Mexico flag Mexican military army soldiers bandera
© AP
Mexico's Senate approved a law on Friday to give the military legal justification to act as police, despite objections from human rights groups.
The army was has been made to do the job of local forces since 2006 when it was realised that cartels were far too strong. But since then, accusations of executions and torture have surfaced

Mexico's Congress has handed the military a legal framework that allows them to act as police, despite unanimous objections from human rights groups.

President Enrique Pena Nieto is expected to sign the bill into law after it was approved on Friday. The Senate made changes to the bill to try to calm fears that army troops could be used to crack down on protests or that local authorities would feel less pressure to improve their police forces.

The law lets the president issue a decree allowing military deployments for one year to certain states where there are "threats to national security" and police aren't able to cope with violence.


Comment: Who is to determine what constitutes a threat to national security?


But the president could also grant unlimited extensions, allowing the military to become a permanent presence, as they have become in the particularly violent border state of Tamaulipas for more than a decade.


Comment: Oh, it's the president who will decide for how long the soldiers will be on the streets! Nothing to worry about then! It's not like Mexican presidents have been historically known for being corrupt (some of them murderous too) and subservient to the wishes and commands of their 'partners' across the northern border - or is it?!


Rights groups in Mexico and abroad were quick to criticise the legislation, saying deployments could be endlessly renewed and local governments would have no need to train and recruit competent, honest law enforcement.

Mexico demonstrator Security Law skull mask
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A masked demonstrator in Mexico City participates in a protest against the approval of Mexico’s Internal Security Law which allows the army to act as police.
Demonstration Mexico Security law
© AFP
Protests erupted across Mexico City as Cogress voted on the approval of an Internal Security Law which would give the army policing powers.
They said the bill was rammed through Congress without discussion and does not provide sufficient guarantees that soldiers would respect human rights of suspects, detainees or the general public.

"I don't want my children to grow up in a militarised country," said actor Diego Luna during a protest outside the Senate earlier this week.

After the law was approved, Luna posted a video to his Twitter account in which he said of Pena Nieto: "We demand he act responsibly and veto the law."

"You can't ignore so many voices," Luna said. "Let's have a dialogue that is profound and robust, the dialogue that this country deserves."

While generally respected in Mexico, the army has been accused of executing and torturing suspects.

The army has maintained a policing role in parts of Mexico since 2006, when local forces were deemed too small, corrupt or out-gunned to fight cartels.

Even the Mexican military has acknowledged that it is not trained or designed to do police work.


Comment: And who is to say that the military is going to be immune to corruption? What will a general do when approached by a cartel member with suitcase full of money?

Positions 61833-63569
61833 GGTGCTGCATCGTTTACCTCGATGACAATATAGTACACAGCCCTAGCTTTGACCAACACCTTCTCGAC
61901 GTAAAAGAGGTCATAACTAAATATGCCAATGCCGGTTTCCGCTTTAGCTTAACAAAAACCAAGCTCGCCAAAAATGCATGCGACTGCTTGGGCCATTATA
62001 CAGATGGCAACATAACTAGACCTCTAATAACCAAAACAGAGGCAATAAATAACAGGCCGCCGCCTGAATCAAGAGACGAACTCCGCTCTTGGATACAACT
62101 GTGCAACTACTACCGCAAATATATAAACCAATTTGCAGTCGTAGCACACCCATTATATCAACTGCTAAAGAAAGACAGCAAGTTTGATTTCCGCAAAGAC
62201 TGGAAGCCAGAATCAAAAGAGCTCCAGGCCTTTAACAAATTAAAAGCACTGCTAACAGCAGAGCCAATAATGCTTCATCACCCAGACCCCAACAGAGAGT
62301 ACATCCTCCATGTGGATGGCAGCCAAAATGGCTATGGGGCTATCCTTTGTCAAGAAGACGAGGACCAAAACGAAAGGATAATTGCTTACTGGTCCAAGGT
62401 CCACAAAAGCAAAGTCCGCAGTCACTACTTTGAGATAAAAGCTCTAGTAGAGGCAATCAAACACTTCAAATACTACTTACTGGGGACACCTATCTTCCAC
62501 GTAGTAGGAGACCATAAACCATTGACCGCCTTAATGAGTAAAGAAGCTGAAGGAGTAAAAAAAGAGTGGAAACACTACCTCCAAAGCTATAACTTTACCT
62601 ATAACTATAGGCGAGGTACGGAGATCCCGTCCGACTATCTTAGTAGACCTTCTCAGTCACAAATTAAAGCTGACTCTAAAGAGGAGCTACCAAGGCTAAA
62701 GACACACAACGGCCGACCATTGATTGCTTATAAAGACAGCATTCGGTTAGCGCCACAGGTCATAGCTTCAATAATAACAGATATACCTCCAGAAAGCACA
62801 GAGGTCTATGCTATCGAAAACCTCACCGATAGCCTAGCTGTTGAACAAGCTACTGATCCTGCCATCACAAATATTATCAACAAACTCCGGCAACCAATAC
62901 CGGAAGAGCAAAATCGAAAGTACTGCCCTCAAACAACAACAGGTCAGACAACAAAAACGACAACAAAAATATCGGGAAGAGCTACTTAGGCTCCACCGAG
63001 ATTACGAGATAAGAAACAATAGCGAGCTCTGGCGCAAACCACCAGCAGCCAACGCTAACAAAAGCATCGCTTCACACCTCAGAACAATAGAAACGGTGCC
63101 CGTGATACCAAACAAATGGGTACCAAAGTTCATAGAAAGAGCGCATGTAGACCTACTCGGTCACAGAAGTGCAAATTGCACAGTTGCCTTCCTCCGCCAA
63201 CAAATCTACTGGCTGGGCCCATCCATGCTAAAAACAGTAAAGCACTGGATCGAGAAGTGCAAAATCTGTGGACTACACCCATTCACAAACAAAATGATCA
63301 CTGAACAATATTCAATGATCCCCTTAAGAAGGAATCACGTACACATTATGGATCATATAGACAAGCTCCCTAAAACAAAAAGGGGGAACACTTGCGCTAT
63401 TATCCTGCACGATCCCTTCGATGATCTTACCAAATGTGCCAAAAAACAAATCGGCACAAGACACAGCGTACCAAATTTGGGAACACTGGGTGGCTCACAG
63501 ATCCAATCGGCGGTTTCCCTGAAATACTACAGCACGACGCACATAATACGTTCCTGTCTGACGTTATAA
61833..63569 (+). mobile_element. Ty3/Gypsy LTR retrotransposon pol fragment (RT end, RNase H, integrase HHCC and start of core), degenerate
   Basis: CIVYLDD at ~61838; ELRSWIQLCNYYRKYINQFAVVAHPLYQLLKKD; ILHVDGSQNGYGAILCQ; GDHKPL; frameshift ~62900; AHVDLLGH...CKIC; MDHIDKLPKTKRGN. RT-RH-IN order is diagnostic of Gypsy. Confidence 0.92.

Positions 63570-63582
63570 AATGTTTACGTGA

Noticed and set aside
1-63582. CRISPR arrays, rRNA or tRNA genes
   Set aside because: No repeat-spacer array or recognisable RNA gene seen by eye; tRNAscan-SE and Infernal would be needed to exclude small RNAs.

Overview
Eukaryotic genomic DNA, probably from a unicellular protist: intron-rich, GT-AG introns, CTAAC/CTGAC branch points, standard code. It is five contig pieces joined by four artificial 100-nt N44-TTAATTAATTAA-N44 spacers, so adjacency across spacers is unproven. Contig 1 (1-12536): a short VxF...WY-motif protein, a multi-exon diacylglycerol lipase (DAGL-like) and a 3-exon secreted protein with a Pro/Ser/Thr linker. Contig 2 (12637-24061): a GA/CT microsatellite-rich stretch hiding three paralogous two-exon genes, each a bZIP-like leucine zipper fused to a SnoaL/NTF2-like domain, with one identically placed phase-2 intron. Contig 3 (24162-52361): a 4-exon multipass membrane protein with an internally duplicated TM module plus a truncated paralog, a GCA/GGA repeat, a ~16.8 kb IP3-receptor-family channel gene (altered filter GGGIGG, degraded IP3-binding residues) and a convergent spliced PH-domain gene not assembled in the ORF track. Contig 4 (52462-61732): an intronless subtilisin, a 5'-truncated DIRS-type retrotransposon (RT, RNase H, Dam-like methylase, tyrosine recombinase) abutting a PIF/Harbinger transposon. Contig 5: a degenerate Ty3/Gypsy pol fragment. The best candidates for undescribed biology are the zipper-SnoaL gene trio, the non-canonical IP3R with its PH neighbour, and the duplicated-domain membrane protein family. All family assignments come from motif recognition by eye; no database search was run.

The bill however would allow soldiers to legally do what they have been doing ad hoc for at least a decade: conduct raids, man highway checkpoints, and pursue and detain suspects.


Comment: Except that now it will be entirely legal, so we can expect that the military's policing duties will be abused even further.


Mexico demonstration security law
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Demonstrators shout in front of the Senate building in Mexico City as Congress voted on the Internal Security Law, giving the army police powers.
Mexico demonstration security law
© Reuters
The protester’s sign reads: “No more military abuse at the checkpoints”. Demonstrators oppose military rule in Mexico.
But even with the new law, the army cannot investigate crimes. It can only detain people caught in middle of illegal actions. That encourages troops to make up pretexts for searches or arrests, and doesn't help Mexico's woeful record on investigation and prosecution of crimes.

But since Mexican cartels use grenades and grenade launchers, machine guns and bullet-proof vehicles, they outgun most state and municipal police forces. Some police have been found working for drug cartels.

A group of United Nations human rights experts wrote in an open letter that the new law also broadly categorises information about the military operations as national security issues, meaning such information would be kept as state secrets.


Comment: So Mexicans can be expected to see soldiers machine-gunning people on the street and noboy would know why.


The group said the law does not provide adequate protection for human rights.


Comment: Of course it doesn't. There is a reason why modern civilized political systems separate the police from the military. Even the Romans knew that letting the army on the streets of Rome was a very bad idea.


A rights group known as Security Without War said the law could still be appealed to the Supreme Court on constitutional grounds. It expressed hope that opposition legislators will file such an appeal.

The law "does not contain controls and checks and balances to oversee the enormous military deployment it would encourage", according to the group. "It elevates to the status of a law, a public safety strategy that has been shown to have failed over the last decade."

Opposition members of the lower house later said they would file a Supreme Court appeal, claiming the law was unconstitutional.

Associated Press